National nuclear power professionals tour plant to see how nuclear energy is powering Texas
By Lauren Neuburger, Luminant nuclear engineer
Heat, hospitality and high-quality are three themes common to the comments from a group of nuclear industry professionals and university students that recently toured Luminant’s Comanche Peak Nuclear Power Plant. The group of nearly 50 visitors attending the Women in Nuclear (WIN) 2015 national conference, most from outside of Texas, toured the educational visitor’s center, control room simulator, turbine building and independent spent fuel storage installation.
Many of the visitors have benchmarked other nuclear stations and noted that Comanche Peak is “clean, impressive and has a lovely view from the turbine deck.” The staff, they said are “friendly, informative, diverse, interesting and accommodating.” Those who had never visited Texas before also noted that it was “very, very hot” with temperatures inside the turbine building reaching about 113 degrees.
“All of the tour guides and staff who helped with our visit were wonderful,” said Jamie Dunn, a civil design engineer from Columbia Generating Station in Washington. “My favorite part of the tour was the open-air turbine deck. It was the first time I have been to a pressurized water reactor and seen the open air concept in person. It was also a nice reprieve from the heat inside the turbine building.”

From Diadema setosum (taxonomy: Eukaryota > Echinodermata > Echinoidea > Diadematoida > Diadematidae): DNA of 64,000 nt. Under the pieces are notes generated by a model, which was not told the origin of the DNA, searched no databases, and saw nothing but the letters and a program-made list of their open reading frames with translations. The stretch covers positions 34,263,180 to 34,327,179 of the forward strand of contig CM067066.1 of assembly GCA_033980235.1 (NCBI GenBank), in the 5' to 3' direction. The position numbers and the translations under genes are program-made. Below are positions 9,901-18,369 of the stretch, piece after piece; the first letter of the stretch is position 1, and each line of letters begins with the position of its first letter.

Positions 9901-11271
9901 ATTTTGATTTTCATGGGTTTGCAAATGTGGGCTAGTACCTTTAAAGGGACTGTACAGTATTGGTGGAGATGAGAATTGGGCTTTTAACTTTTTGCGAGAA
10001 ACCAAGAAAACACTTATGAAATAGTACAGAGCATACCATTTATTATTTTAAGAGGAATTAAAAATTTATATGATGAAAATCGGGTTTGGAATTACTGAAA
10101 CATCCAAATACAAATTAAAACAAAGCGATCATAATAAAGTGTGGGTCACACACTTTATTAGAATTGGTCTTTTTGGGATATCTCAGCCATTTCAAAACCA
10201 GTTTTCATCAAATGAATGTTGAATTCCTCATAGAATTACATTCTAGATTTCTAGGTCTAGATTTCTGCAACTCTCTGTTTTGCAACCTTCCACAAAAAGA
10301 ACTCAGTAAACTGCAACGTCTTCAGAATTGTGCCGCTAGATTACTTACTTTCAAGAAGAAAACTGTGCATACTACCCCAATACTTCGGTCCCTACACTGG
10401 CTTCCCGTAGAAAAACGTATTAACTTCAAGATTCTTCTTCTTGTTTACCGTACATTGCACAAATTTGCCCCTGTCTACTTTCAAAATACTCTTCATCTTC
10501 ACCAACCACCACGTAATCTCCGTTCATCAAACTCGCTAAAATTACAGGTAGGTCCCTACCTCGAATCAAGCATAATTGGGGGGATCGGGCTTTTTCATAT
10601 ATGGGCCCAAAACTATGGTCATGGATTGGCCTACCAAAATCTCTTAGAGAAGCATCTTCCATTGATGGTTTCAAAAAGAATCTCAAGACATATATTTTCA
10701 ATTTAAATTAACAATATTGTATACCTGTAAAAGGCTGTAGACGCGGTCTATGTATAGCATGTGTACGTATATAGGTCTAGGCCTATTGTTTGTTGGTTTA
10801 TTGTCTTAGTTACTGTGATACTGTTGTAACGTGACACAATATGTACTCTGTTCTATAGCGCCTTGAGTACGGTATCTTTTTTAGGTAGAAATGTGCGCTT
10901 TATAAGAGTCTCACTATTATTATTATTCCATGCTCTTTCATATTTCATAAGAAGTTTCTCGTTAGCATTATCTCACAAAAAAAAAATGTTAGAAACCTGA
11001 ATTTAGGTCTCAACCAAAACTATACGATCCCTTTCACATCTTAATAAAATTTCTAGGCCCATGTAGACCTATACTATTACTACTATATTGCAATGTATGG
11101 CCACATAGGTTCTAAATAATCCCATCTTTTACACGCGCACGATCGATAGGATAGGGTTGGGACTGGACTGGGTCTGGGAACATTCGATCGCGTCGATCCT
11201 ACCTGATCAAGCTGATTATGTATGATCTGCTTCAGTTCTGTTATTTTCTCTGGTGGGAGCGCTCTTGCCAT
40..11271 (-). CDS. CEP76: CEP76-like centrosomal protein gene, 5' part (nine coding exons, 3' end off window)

Comanche Peak WIN members enlisted the plant’s North American Young Generation in Nuclear chapter members to act as tour guides. They set up an authentic Texas barbecue, provided safety briefs, gathered personal protective equipment for the visitors prior to entering the protected area, and answered visitors’ technical and logistical questions. The visitors commented that seeing the young engineers, interns and maintenance technicians so willing to work together to organize the tour was refreshing.
The people of Comanche Peak are honored to have hosted this group of Women in Nuclear national conference attendees, and hope to see them next time they return to Texas!